- I did as many volunteer translations (for NGOs) as I could in the months before the launch of my business, which was a great way of polishing my skills and getting to know what clients expect. I do not know about the demand for volunteer translations in your fields, but you may give it a try. These first translations were the first I put into my CV, gradually replacing them with the new jobs I got.

- Visibility in KudoZ (which I first did for fun and to get feedback on my answers) has led to clients contacting me for interesting jobs.

- Networking; try to establish a network of trusted colleagues who could subcontract work to you.

These things worked for me; I was really anxious before starting my business, as there are so many forum posts with people saying how hard the first few weeks/months are. To tell you the truth, I got my first paid assignment on my very first day as a translator! ProZ has been instrumental in launching my career, and I certainly don't regret becoming a (paying) member. I have been lucky enough not having to work for low rates.

But while ProZ has certainly been useful for me, it's not intended to be your only way of getting work. I would say a good personal website could attract new clients, especially with your profile.

As regards your CV, try to emphasize the "translation" part of your profile, but give enough details about your former jobs to let clients know what makes you so special in your field of expertise. Maybe you could start your CV with "12 years as a..."?

Hope this helps,

Sandrine


Direct link Reply with quote
 

Pablo Bouvier  Identity Verified
Local time: 02:30
German to Spanish
+ ...
Writing a translation CV with no experience Jan 28, 2010

Samuel Murray wrote:

There must be some skills that a web developer has that will be useful for your job as translator. These skills may not be related to experience on certain packages, but could nonetheless be used to create the impression with a client that you are better than someone without those skills...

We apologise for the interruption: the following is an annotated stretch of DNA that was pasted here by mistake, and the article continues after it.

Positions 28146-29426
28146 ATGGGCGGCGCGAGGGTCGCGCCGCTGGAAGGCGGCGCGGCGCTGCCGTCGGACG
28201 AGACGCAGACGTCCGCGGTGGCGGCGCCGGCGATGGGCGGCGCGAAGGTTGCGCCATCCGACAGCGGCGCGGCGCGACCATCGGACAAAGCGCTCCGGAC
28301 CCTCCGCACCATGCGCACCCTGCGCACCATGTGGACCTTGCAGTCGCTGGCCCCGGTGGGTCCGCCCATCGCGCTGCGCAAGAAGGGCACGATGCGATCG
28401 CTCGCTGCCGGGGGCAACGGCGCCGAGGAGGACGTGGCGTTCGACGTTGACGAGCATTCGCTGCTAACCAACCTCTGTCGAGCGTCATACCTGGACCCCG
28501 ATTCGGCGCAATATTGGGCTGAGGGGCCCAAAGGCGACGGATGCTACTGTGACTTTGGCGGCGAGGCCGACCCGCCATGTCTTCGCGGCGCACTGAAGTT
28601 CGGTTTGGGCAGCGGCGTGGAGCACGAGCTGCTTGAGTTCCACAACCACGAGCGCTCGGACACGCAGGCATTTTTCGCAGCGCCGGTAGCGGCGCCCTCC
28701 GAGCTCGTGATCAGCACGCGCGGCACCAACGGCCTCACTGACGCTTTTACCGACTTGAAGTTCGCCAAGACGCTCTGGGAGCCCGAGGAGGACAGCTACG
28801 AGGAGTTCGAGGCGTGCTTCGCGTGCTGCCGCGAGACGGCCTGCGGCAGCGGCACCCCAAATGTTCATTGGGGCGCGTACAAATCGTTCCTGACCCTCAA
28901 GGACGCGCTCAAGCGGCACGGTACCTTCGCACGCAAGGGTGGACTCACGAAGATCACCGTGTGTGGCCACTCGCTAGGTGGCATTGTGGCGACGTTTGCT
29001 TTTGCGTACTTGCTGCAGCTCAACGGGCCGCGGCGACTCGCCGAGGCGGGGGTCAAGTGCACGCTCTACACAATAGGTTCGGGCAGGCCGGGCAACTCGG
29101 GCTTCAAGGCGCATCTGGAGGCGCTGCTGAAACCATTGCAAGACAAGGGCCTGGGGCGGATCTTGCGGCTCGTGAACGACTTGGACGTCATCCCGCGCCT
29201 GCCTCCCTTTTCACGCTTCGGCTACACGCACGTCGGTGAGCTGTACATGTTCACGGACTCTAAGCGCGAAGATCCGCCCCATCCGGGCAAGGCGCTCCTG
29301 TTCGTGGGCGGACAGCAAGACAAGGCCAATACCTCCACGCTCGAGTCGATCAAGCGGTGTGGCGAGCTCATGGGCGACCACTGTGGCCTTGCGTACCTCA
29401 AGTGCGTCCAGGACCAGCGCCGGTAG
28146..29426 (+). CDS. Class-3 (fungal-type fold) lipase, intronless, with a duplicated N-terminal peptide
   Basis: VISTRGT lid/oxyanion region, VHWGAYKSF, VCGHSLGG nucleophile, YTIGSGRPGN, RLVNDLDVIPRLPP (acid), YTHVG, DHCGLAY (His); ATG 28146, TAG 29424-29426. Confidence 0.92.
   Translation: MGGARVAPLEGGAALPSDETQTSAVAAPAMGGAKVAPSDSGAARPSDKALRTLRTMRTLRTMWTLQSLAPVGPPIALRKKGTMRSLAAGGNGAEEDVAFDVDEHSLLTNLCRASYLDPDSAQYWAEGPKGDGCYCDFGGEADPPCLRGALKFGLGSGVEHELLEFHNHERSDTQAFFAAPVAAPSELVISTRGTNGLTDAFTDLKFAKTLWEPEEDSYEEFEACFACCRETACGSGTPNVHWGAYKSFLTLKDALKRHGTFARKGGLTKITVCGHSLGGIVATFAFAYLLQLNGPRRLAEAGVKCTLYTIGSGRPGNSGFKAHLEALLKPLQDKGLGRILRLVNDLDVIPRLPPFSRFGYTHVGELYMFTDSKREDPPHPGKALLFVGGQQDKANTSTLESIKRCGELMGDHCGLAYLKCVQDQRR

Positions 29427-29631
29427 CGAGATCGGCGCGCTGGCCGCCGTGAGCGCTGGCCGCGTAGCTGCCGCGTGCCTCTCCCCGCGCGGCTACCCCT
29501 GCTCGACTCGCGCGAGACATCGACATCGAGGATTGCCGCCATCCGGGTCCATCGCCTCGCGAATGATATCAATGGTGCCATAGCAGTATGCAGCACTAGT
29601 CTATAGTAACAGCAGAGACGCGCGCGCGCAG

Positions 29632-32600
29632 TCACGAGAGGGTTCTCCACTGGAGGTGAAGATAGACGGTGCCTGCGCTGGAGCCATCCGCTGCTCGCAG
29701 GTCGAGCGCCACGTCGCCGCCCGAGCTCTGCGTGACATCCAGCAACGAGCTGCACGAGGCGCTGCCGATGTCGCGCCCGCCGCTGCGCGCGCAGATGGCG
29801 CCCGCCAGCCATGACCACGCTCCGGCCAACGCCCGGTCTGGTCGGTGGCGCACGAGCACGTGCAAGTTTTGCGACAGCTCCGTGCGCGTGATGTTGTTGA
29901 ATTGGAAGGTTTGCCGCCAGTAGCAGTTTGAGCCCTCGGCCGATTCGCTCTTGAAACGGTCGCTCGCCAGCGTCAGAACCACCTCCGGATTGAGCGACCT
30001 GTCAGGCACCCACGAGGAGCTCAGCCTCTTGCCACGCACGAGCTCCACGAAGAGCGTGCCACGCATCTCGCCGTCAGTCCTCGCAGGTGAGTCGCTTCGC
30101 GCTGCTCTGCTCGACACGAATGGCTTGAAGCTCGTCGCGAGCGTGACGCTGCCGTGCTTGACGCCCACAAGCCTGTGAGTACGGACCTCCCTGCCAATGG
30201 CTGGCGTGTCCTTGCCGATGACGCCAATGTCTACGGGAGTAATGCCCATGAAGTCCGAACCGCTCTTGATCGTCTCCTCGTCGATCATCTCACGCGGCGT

Completely agree!


Direct link Reply with quote
 

Sara Senft  Identity Verified
United States
Local time: 20:30
Spanish to English
+ ...
I agree Jan 28, 2010

I agree with Myriam. Highlight what you DO have so far and elaborate a little bit on how that makes you stand out from others.

I have done that myself. For example, I mention my experience tutoring children in basic academic skills and mention that it would prove advantageous if, say, I were interpreting at a parent-teacher conference. In your case, you could highlight your experience as a web developer and that it would be helpful when translating websites--an increasingly popular kind of project.



Myriam Garcia Bernabe wrote:

Hello Mike,

I would suggest to rewrite your CV. I mean, maybe reduce the detail on previous work experience and highlight language/translation related qualifications and detail work (even if only or the exams) that you have done.

As far as I know, there is a shortage of German into English translators and so you may not have to struggle as much as other translators with popular language combinations.

Having said this, there is no skipping the arduous initial process. Polish your CV and some letter/text of application and start contacting agencies and potential direct clients on a systematic and organised basis.

Hope this helps,
Myriam


Direct link Reply with quote
 

jaymin
Canada
Local time: 20:30
Member (2009)
German to Korean
+ ...
in the same boat Jan 28, 2010

hi Mike